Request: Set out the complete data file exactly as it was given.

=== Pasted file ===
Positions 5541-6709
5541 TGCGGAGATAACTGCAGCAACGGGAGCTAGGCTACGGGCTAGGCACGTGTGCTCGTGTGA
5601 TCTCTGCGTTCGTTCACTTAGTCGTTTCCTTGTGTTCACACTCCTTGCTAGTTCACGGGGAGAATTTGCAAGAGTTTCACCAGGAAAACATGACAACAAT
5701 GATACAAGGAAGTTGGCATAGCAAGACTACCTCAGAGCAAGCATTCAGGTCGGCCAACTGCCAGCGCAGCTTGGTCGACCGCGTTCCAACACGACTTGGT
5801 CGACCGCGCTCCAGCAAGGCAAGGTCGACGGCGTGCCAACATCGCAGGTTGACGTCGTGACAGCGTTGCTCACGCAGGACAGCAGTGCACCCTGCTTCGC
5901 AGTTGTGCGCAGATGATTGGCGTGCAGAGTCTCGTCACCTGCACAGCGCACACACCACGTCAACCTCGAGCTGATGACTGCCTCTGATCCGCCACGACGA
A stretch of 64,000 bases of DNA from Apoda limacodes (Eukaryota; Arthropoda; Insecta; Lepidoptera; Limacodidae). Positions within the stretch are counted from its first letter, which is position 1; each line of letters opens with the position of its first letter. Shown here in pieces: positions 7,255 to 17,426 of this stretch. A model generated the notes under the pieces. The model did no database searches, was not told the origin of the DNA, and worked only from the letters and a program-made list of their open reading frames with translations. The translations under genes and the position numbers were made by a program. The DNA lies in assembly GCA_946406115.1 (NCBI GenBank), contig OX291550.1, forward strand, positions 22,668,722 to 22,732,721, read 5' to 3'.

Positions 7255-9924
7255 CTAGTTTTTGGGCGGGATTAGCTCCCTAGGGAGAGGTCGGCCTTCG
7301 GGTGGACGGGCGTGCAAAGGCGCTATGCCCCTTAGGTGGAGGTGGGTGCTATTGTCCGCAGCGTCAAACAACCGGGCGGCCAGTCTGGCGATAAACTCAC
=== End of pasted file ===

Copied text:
Positions 5541-6709
5541 TGCGGAGATAACTGCAGCAACGGGAGCTAGGCTACGGGCTAGGCACGTGTGCTCGTGTGA
5601 TCTCTGCGTTCGTTCACTTAGTCGTTTCCTTGTGTTCACACTCCTTGCTAGTTCACGGGGAGAATTTGCAAGAGTTTCACCAGGAAAACATGACAACAAT
5701 GATACAAGGAAGTTGGCATAGCAAGACTACCTCAGAGCAAGCATTCAGGTCGGCCAACTGCCAGCGCAGCTTGGTCGACCGCGTTCCAACACGACTTGGT
5801 CGACCGCGCTCCAGCAAGGCAAGGTCGACGGCGTGCCAACATCGCAGGTTGACGTCGTGACAGCGTTGCTCACGCAGGACAGCAGTGCACCCTGCTTCGC
5901 AGTTGTGCGCAGATGATTGGCGTGCAGAGTCTCGTCACCTGCACAGCGCACACACCACGTCAACCTCGAGCTGATGACTGCCTCTGATCCGCCACGACGA
A stretch of 64,000 bases of DNA from Apoda limacodes (Eukaryota; Arthropoda; Insecta; Lepidoptera; Limacodidae). Positions within the stretch are counted from its first letter, which is position 1; each line of letters opens with the position of its first letter. Shown here in pieces: positions 7,255 to 17,426 of this stretch. A model generated the notes under the pieces. The model did no database searches, was not told the origin of the DNA, and worked only from the letters and a program-made list of their open reading frames with translations. The translations under genes and the position numbers were made by a program. The DNA lies in assembly GCA_946406115.1 (NCBI GenBank), contig OX291550.1, forward strand, positions 22,668,722 to 22,732,721, read 5' to 3'.

Positions 7255-9924
7255 CTAGTTTTTGGGCGGGATTAGCTCCCTAGGGAGAGGTCGGCCTTCG
7301 GGTGGACGGGCGTGCAAAGGCGCTATGCCCCTTAGGTGGAGGTGGGTGCTATTGTCCGCAGCGTCAAACAACCGGGCGGCCAGTCTGGCGATAAACTCAC